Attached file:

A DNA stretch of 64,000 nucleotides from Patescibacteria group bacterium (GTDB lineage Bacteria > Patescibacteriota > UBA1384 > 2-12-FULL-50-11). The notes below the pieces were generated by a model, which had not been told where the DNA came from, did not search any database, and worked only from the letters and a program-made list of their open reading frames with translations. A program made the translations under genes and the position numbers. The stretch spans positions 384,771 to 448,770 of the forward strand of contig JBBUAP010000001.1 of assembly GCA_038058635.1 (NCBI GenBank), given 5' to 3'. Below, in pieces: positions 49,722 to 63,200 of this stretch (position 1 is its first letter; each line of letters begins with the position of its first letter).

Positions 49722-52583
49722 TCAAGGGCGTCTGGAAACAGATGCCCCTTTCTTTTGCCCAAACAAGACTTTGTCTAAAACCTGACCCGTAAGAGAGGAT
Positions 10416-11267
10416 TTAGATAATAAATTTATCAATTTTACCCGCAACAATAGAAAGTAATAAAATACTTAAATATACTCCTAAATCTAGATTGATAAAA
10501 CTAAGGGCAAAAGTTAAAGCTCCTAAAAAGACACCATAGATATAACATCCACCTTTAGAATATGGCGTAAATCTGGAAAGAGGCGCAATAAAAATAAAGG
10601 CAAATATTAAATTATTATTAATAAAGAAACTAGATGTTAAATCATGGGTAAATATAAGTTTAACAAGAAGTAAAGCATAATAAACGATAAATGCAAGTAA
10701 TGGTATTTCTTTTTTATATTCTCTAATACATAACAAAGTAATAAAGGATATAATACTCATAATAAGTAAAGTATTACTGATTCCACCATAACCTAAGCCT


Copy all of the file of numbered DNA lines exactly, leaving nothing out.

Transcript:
A DNA stretch of 64,000 nucleotides from Patescibacteria group bacterium (GTDB lineage Bacteria > Patescibacteriota > UBA1384 > 2-12-FULL-50-11). The notes below the pieces were generated by a model, which had not been told where the DNA came from, did not search any database, and worked only from the letters and a program-made list of their open reading frames with translations. A program made the translations under genes and the position numbers. The stretch spans positions 384,771 to 448,770 of the forward strand of contig JBBUAP010000001.1 of assembly GCA_038058635.1 (NCBI GenBank), given 5' to 3'. Below, in pieces: positions 49,722 to 63,200 of this stretch (position 1 is its first letter; each line of letters begins with the position of its first letter).

Positions 49722-52583
49722 TCAAGGGCGTCTGGAAACAGATGCCCCTTTCTTTTGCCCAAACAAGACTTTGTCTAAAACCTGACCCGTAAGAGAGGAT
Positions 10416-11267
10416 TTAGATAATAAATTTATCAATTTTACCCGCAACAATAGAAAGTAATAAAATACTTAAATATACTCCTAAATCTAGATTGATAAAA
10501 CTAAGGGCAAAAGTTAAAGCTCCTAAAAAGACACCATAGATATAACATCCACCTTTAGAATATGGCGTAAATCTGGAAAGAGGCGCAATAAAAATAAAGG
10601 CAAATATTAAATTATTATTAATAAAGAAACTAGATGTTAAATCATGGGTAAATATAAGTTTAACAAGAAGTAAAGCATAATAAACGATAAATGCAAGTAA
10701 TGGTATTTCTTTTTTATATTCTCTAATACATAACAAAGTAATAAAGGATATAATACTCATAATAAGTAAAGTATTACTGATTCCACCATAACCTAAGCCT